Reper drone
Photograph of Dean Lewis

I was seriously wrong about NATO. I guess I wasn’t alone in dismissing NATO as a Cold War relic in search of a reason to exist. Macron called the organisation “brain-dead”. The difference between Macron and Trump is that the President of France is capable of learning. 

Trump wants to pull the US out of NATO if he can stay out of jail long enough to get back into power. I’ve explained before; a Putin win in Ukraine will result in World War III so I’ll not repeat my thoughts here. Trump and his followers are hoping for a Russian win in Ukraine. Trump wants to see that war end by giving Putin whatever he wants and telling Zelensky to bite it. As an aside, he says at the same time that nobody, nobody is harder in Putin than he is. Whatever.

NATO Flag-icon

This is one way NATO could end. I was against a European Army but now change my mind. It would be good for Europe to have a fallback in case of a Trump win. I know that would create an overlapping and wasteful organisation but it’s probably worth it.

You’ll find most Americans support Ukraine and NATO and have a poor opinion of Russia. That surely sounds strange to an overseas reader given the paragraphs above. Trump has support from a small, loud group in Congress lead by Marjorie Taylor-Green. She has been vocal about making sure Russia gets a win.

So, is NATO still relevant? Yeah, if you don’t want WWIII. But there are three obstacles between imperialism and peace: Trump, Orban, and Erdoğan. These three men have a narrow view of what’s best for their NATO member states: The entire planet can burn…. As long as they can win the next election it’s all good. Simply stated: NATO can go to hell unless there’s some profit for them, personally.

How relevant is NATO at 75…

Our Rusuk Blog writer Sergey

It must be as relevant as ever!

I believe now is the right time for NATO. They perfectly did their job during the Cold War era: containing the Soviet Union.

Then, after 1991, it was a lay-back time. The West relaxed as it finally arrived at ‘the end of history’.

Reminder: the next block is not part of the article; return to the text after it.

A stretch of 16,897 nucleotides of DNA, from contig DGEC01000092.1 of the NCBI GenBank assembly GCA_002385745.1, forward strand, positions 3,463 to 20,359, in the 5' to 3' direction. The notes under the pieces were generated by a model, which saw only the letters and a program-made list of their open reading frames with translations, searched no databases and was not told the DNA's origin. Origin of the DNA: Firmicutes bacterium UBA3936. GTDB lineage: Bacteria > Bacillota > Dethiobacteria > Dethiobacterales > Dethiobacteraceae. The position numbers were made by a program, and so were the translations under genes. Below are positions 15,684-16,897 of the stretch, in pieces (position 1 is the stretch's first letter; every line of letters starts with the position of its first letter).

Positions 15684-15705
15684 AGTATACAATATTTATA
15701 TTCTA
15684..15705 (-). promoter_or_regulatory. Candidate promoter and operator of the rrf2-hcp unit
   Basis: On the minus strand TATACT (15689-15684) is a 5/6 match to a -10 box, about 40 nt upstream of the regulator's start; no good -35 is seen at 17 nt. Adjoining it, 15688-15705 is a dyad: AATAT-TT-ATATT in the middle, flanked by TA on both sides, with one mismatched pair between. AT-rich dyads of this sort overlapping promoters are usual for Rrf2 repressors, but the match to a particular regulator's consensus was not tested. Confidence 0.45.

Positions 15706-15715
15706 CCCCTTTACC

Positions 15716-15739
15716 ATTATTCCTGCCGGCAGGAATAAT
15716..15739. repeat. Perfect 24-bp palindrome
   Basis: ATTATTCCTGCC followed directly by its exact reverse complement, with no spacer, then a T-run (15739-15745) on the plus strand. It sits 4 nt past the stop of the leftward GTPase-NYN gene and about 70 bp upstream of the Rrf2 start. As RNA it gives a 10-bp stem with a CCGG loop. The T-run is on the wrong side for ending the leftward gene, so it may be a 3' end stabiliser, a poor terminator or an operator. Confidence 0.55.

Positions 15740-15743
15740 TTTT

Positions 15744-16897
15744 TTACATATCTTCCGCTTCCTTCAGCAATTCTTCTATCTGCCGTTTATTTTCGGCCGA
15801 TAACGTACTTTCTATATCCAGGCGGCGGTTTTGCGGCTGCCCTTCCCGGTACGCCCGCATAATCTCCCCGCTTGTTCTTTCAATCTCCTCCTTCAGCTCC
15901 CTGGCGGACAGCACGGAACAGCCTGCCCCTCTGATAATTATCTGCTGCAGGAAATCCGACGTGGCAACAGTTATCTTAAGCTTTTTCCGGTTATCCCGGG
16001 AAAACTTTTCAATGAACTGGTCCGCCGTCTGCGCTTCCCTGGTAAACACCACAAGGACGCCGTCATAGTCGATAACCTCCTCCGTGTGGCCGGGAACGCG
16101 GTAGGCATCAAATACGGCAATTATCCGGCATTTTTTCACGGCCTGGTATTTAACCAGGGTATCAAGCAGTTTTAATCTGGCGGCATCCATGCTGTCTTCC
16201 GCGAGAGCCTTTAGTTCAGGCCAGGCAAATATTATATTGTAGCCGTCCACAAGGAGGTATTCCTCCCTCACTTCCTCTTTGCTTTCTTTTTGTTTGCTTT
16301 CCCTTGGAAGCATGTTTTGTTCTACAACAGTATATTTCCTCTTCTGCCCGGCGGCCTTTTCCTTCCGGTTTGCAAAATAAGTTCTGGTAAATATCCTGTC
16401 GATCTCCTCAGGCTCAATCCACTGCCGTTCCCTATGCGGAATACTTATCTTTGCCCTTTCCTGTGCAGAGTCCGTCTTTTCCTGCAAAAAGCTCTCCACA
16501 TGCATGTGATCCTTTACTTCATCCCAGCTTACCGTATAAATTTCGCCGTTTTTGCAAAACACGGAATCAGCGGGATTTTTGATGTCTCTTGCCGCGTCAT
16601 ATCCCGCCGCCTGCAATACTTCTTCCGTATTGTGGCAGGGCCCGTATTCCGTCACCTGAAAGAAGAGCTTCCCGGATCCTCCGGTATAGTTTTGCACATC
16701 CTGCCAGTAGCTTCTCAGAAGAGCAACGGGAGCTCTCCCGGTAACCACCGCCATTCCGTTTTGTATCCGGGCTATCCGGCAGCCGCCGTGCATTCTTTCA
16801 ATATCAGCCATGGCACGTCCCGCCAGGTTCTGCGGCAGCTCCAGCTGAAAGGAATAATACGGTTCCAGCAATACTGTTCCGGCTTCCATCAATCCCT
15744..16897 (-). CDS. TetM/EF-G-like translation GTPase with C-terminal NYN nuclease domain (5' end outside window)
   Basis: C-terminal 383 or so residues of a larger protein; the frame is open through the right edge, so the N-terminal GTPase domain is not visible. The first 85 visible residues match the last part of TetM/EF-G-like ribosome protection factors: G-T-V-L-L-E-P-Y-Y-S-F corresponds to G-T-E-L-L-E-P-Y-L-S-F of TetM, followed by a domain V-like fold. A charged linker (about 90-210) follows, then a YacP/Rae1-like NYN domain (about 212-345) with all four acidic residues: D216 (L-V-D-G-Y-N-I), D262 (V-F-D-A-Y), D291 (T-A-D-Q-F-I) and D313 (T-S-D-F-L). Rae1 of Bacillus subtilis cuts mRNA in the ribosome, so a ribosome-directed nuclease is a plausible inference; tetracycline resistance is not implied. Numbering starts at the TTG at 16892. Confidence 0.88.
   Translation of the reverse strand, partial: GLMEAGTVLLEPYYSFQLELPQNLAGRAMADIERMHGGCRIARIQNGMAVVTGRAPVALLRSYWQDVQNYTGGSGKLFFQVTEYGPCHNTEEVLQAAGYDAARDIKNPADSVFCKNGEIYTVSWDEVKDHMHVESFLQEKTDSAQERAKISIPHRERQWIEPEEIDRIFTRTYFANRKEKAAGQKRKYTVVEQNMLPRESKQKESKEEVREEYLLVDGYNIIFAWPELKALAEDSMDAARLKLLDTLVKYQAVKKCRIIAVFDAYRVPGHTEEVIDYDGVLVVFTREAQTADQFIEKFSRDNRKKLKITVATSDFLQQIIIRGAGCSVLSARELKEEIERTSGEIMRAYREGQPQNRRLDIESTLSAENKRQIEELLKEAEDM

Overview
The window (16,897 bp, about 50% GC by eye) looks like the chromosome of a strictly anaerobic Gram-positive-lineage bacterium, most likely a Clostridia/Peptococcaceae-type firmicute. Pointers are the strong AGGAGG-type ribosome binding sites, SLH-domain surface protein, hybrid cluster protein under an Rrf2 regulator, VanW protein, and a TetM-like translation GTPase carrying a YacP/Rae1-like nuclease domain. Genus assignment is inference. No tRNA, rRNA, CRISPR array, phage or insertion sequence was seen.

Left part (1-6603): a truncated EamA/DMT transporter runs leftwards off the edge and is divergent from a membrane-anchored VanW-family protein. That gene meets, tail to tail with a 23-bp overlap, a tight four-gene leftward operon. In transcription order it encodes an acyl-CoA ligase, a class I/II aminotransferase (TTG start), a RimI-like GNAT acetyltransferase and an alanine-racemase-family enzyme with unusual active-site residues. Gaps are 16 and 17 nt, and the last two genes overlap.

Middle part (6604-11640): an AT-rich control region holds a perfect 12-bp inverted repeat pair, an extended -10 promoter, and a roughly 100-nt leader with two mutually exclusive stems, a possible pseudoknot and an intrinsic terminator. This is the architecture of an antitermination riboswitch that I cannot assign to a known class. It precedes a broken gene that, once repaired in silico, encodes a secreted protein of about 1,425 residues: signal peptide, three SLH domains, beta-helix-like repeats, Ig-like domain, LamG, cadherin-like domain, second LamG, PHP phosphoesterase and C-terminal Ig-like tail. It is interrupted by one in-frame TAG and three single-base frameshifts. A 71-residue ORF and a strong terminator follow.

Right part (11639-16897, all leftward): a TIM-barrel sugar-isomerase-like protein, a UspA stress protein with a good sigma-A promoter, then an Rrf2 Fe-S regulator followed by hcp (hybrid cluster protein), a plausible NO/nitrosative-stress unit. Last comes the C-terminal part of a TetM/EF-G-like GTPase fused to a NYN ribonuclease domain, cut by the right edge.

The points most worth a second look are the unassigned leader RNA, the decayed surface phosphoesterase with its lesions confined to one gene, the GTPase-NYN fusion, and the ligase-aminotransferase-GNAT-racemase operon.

As NATO was losing its mission, it was also expanding eastwards. I understand why the Eastern European countries and the Baltic states decided to join NATO. Looking at what happened to Ukraine, you realise they have made the right strategic decision.

As a Russian, I’ve never felt any threat from NATO. Moreover, in the early 2000s, it was mainstream to think that Russia might have once joined it. Even Putin was saying that he ‘wasn’t ruling out’ such a possibility.

I think if Russia and NATO had struck some deal like Japan has struck with the United States, this would have been great.

Soviet & NATO flags

Then some weird bug bites Putin & Co, and they suddenly felt a strategic menace to Russia. The bug’s name is imperialism and corruption. Putin’s main goal was to stop NATO since that moment. Obviously, the guy had internal problems settled and challenges met.

Well, he hit the bull’s eye with his intentions. Just before the war, the Russian Foreign Ministry told NATO ‘to take your stuff and roll back’ to its 1997 boundaries. Recently, neutral Sweden and Finland joined the Alliance. Sweden was neutral since the early 19th century, by the way.

Great job, Vlad! What an achiever!

In 2009, the West made a strategic mistake by refusing Ukraine and Georgia a roadmap to joining NATO. It was after Russia had invaded Georgia already. Then, in 2014, there was the Crimea annexation. Then, there was 2022…

NATO must regain its glorious Cold War traditions by recovering its military power to restore order.

The West made another – most frightening mistake – in 1938 in Munich. They bowed down to a dictator, trying to pacify him.

Now it is time to stop appeasing another dictator, or history will repeat itself.

Probably, millions of lives can still be saved before the West realises that the action must be taken .

How relevant is NATO at 75?

Roger Bara

Good old NATO remains in good health, and it’s 75th birthday is enjoyed from a position of unity and strength. There might have been some suspicion and uncertainty about the future of the organisation in the recent past, but the war in Ukraine has seen NATO return to its roots; discouraging a Kremlin that is hell-bent on expansion and war-mongering. We’ve seen more member states added, or to be added, and greater geographic cohesion  than ever before. Thank you, Putin, what a masterstroke.

Also helping ensure the validity and necessity of NATO is the rise, and fear, of challenges from China. It’s no wonder that dialogue with partners in the Indo-Pacific region are being bolstered.

Since the demise of Trump following the 2020 USA election, it’s clear that smoother and more co-operative relations between that country and its allies have been manufactured, and indeed Washington’s image has been drastically improved at the same time. All that, of course, may change in November.

Formation of NATO, 1949

From a British standpoint, I am proud that the U.K. is one of the 12 founding member countries of NATO, with our land,  sea and air forces providing significant contributions to the Alliance.

Right now, 16,000 British Army troops are among 40,000 NATO personnel taking part in the largest deployment in Europe for 40 years, Exercise Steadfast Defender. All this designed to develop and hone skills in land, sea, air, space, and cyber defence.

Relevant today? You bet, maybe more than ever in the present political climate.